Caption: Screen printing remains a viable solution for printing garments such as this. ©Nessan Cleary

The design of the graphic can also play a big part. A large image such as a photograph is always going to feel heavy when printed with plastisol inks. But a simpler design with less graphic elements or just a small logo may not add much to the feel of the garment. Also, limiting the number of colours and using a high mesh count can lead to relatively soft prints despite the plastisol ink.

In the past the plasticiser contained phthalate but this has been phased out since a US law passed in 2008 and many inks now use acrylic polymers in place of PVC, mainly due to pressure from brands. However, you will still need to use solvents for the clean-up, which is not very environmentally-friendly.

Water-based options

The main alternative to plastisol are water-based inks, which are becoming more popular because they are seen as more environmentally-friendly though water-based inks tend to be more expensive. This ink is not as thick as the plastisol ink and tends to soak into the fabric rather than sitting on top, which gives the prints a softer, more natural feel. However, the ink works best when printed on white garments and can look dull on darker fabrics. You can improve this by printing a white layer first but the results are not as vibrant as the other ink types.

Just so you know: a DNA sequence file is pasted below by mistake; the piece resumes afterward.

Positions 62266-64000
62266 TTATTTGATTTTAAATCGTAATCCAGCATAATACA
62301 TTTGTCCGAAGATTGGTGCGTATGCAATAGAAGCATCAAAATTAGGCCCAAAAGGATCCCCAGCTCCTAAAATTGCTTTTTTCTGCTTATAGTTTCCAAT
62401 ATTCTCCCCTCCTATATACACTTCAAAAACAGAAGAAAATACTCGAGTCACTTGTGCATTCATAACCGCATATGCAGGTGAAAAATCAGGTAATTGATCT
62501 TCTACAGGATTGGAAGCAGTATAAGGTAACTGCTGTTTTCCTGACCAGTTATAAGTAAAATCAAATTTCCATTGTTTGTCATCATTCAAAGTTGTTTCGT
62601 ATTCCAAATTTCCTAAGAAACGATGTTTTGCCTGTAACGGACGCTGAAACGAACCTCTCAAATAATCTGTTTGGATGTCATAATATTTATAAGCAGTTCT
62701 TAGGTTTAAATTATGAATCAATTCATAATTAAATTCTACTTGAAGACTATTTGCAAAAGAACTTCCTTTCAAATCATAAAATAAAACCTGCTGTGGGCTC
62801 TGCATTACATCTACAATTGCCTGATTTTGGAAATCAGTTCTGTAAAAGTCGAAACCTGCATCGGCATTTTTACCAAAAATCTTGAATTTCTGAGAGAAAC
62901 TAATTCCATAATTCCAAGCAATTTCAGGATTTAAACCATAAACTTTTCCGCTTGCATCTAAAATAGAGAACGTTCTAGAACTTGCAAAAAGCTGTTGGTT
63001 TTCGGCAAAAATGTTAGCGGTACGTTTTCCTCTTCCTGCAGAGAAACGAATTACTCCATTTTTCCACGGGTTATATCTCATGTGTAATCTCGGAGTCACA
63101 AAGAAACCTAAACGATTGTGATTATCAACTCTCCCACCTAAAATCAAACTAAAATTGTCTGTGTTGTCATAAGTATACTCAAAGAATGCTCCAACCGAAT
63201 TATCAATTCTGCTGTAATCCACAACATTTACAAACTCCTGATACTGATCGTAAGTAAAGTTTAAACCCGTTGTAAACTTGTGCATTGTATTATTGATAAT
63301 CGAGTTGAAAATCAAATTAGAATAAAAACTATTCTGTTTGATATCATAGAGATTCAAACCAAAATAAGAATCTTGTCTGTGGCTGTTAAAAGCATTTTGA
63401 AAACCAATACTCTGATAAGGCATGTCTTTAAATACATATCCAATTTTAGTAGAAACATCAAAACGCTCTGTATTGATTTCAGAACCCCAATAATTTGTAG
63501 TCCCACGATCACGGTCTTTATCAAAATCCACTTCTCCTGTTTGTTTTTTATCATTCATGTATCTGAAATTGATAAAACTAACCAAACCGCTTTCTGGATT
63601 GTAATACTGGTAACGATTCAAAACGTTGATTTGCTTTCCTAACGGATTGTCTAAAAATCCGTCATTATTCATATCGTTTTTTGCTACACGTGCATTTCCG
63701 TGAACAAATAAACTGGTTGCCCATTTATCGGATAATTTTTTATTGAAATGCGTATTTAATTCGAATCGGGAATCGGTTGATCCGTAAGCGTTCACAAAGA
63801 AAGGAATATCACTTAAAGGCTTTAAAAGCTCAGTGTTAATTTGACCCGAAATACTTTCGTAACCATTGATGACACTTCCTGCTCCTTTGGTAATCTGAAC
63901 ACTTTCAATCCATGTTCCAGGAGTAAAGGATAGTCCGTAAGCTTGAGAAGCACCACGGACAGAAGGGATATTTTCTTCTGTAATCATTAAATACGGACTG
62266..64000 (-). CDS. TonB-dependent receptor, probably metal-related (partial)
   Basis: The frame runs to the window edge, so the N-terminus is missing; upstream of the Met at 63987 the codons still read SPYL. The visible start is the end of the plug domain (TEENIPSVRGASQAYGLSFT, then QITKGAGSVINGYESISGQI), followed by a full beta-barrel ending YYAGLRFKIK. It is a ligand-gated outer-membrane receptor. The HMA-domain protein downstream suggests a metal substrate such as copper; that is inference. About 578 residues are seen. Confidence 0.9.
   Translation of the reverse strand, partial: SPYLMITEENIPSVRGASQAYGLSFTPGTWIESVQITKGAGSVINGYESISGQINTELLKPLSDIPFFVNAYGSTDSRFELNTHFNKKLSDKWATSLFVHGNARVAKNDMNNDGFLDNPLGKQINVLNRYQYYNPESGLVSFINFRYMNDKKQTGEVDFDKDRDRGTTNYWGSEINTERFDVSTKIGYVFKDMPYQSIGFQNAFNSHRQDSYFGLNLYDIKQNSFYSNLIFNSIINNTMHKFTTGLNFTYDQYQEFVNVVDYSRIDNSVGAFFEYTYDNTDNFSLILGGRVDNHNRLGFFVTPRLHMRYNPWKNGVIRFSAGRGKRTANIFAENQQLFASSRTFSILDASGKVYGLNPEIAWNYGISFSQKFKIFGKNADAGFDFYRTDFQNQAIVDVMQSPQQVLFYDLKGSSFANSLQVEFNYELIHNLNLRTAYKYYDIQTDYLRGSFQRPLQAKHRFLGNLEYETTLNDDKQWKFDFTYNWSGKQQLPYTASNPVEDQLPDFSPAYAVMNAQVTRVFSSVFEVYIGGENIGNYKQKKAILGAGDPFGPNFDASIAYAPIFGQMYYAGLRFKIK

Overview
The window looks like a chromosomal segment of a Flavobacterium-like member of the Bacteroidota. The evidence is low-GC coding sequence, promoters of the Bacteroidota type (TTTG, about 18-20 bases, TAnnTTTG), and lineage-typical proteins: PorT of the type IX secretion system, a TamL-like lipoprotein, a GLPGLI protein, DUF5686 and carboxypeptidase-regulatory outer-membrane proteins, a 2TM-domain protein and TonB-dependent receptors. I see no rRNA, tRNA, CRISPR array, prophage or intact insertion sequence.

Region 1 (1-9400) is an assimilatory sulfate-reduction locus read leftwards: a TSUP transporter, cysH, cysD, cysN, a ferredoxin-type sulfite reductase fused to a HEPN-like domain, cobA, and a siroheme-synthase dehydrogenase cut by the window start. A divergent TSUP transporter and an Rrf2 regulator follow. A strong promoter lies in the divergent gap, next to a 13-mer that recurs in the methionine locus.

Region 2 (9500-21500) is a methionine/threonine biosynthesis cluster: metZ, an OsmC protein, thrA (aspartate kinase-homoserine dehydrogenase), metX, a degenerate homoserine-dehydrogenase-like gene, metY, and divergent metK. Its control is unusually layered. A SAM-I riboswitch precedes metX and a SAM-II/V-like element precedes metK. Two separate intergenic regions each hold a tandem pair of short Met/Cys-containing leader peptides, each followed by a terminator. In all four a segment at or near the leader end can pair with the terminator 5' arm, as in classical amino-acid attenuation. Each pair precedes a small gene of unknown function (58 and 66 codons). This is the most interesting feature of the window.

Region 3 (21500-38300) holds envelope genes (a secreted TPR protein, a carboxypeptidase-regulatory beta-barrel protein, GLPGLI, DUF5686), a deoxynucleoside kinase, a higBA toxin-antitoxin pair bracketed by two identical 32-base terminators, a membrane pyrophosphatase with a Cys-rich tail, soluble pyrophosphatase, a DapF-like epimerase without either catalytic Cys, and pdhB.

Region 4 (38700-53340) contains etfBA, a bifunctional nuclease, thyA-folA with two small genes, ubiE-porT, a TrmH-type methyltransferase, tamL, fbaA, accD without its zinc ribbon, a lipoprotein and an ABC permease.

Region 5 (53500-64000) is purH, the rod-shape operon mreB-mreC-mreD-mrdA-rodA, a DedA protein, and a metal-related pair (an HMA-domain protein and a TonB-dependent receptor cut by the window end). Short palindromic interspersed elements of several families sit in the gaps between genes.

Caption: Ink pots at the this year's Fespa show in Amsterdam. ©Nessan Cleary

Water-based inks can be more challenging to work with, mainly because of the danger that they will dry out and clog the screens so that you have to be careful to keep the screen damp. You can add wetting sprays and retarding chemicals to improve the dwell time on the screens but this may increase the drying time. Some screen printing machines can spray water mist around the printheads to prevent the inks drying and clogging up the equipment.

It’s worth noting that water-based inks generally have a much shorter shelf-life than their plastisol counterparts. Water-based inks do require more drying time and therefore have higher energy costs. Most water-based inks are supplied premixed as ready to use. This ink generally work best with cotton or blends with a very high cotton mix.